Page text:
‘Sign Painters’ Depicts the Art of Hand-Lettered Advertisements

Sign PaintersGraphic design and photography came together on November 13, when the Las Vegas Camera Club hosted its first event: the city’s debut screening of Sign Painters, a documentary film about the art of hand-lettered advertisements. Downtowners packed the patio of the Velveteen Rabbit for a cozy evening complete with popcorn, hot cider and a Q&A with the film’s co-director, Sam Macon.

Released earlier this year, Sign Painters traces the industry’s evolution through interviews with practicing artisans from around the country. Legends such as the late Keith Knecht, to whom the film is dedicated, recall the arrival of vinyl-printing technology, while younger artists geek out on brushes and technique, and lament the difficulty of making a living in their field today.

“Faythe [Levine, co-director] and I wanted to tell the story of this art through the experiences of people who are completely devoted to it,” Macon says. “People my age were the first generation raised in a mass-produced world, with no memory of a time when things were made by hand. There’s a longing to capture that originality before it’s gone.”

It makes sense that the Camera Club would host such an event. The fledgling group was started by Geoffrey Ellis and Bryan McCormick, who also cofounded Vegas Vernacular, a project that documents the history of type, hand-painted signs and neglected illuminated signs in Las Vegas. Ellis and McCormick used this screening to raise awareness of the art they’re struggling to preserve—at least in photo form.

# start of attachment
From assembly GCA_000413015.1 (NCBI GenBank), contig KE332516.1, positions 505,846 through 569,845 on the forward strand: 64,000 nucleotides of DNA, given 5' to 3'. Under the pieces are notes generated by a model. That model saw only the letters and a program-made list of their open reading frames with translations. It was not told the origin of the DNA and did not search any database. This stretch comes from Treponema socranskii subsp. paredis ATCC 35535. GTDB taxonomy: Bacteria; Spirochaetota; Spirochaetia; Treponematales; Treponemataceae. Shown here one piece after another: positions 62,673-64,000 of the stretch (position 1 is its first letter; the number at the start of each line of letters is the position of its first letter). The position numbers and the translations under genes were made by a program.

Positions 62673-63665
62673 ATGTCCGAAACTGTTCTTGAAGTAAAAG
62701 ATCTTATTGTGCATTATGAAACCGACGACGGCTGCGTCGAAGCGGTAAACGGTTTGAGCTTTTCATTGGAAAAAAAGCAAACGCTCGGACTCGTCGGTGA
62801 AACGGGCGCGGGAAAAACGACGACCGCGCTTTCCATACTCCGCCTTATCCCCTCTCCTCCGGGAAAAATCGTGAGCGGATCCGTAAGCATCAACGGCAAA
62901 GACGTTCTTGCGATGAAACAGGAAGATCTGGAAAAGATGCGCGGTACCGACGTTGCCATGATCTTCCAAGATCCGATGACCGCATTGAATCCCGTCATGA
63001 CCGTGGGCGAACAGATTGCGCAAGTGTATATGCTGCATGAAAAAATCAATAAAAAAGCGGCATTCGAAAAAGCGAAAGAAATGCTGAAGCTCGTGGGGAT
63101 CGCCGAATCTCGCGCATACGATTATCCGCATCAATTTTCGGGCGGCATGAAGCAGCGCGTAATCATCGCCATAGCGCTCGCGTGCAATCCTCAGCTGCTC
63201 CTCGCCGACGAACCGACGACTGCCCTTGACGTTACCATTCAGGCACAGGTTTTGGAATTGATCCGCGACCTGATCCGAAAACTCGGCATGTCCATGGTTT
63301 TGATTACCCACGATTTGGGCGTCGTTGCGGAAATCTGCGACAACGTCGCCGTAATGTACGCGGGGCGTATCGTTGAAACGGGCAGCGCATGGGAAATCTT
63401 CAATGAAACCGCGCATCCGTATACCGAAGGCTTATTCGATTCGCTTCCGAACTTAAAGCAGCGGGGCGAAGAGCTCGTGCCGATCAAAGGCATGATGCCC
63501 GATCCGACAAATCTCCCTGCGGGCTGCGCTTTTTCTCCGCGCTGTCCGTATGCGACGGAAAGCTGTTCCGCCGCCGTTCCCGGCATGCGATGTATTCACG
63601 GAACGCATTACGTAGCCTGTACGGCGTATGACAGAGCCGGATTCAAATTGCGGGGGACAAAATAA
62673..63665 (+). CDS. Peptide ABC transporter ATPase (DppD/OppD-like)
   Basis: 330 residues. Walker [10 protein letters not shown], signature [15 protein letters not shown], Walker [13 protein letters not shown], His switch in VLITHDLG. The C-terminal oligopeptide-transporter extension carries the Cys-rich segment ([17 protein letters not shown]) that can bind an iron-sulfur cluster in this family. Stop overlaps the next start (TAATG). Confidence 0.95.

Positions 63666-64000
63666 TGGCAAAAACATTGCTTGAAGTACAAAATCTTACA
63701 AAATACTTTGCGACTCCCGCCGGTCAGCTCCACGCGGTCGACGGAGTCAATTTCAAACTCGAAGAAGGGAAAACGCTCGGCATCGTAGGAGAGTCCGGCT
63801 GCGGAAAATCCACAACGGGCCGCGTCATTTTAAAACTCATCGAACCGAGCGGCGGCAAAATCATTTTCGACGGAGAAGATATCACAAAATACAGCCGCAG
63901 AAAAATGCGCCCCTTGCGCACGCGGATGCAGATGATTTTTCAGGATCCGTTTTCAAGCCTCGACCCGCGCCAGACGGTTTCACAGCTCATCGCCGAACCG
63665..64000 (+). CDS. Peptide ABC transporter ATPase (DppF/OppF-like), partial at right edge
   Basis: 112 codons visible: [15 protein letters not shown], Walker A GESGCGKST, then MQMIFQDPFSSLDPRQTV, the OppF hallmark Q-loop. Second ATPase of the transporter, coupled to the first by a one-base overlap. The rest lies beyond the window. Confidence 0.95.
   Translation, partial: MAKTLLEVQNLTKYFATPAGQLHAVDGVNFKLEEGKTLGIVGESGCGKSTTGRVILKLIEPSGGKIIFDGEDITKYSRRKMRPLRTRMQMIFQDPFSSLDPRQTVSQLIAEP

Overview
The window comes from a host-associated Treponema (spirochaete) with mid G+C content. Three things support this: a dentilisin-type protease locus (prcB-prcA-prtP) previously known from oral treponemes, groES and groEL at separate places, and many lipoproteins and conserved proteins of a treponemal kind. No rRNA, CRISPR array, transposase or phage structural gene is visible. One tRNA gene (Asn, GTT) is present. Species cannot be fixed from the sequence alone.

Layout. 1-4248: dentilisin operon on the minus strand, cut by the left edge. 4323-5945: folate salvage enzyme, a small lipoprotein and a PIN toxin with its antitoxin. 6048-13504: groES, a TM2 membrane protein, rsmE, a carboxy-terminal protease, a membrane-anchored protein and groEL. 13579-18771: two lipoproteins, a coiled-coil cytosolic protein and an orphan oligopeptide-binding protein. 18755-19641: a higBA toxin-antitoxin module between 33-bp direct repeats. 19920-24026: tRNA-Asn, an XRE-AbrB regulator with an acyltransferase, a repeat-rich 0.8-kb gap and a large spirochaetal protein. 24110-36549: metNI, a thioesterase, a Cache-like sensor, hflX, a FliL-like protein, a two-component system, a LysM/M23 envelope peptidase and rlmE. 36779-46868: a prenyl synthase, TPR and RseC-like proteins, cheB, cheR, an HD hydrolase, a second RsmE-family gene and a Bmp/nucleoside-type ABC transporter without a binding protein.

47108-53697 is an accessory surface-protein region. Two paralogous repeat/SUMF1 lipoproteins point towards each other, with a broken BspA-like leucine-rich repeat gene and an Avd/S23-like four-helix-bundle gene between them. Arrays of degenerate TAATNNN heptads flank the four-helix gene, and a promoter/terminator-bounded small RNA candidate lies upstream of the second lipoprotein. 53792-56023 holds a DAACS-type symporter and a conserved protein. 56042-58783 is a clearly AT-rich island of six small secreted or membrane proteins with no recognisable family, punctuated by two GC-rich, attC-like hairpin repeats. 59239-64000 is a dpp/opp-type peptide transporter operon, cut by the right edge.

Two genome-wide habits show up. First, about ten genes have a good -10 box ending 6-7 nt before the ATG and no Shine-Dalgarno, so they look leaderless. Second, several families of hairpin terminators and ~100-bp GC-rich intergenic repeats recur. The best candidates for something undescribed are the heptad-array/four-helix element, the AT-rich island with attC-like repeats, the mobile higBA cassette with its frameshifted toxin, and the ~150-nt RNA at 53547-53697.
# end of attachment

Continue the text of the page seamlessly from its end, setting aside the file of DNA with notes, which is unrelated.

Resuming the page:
“It’s all around us, and yet no one really notices it,” McCormick says, echoing a sentiment expressed in the film by Doc Guthrie, who teaches sign painting in L.A.

An acquaintance of Guthrie, Rose Oatis of Henderson, adds, “I think it’s just like the film said: The disappearance of hand-painted signs indicates a greater loss in our society—the loss of an appreciation for original, well-crafted work.” Oatis and her husband, Mark, were featured in the film and had front-row seats at the screening.

Private screenings are the only way to see Sign Painters at present. Macon is working out a deal to make the film available through DVD and on-demand early next year. For updates, visit SignPainterMovie.blogspot.com.

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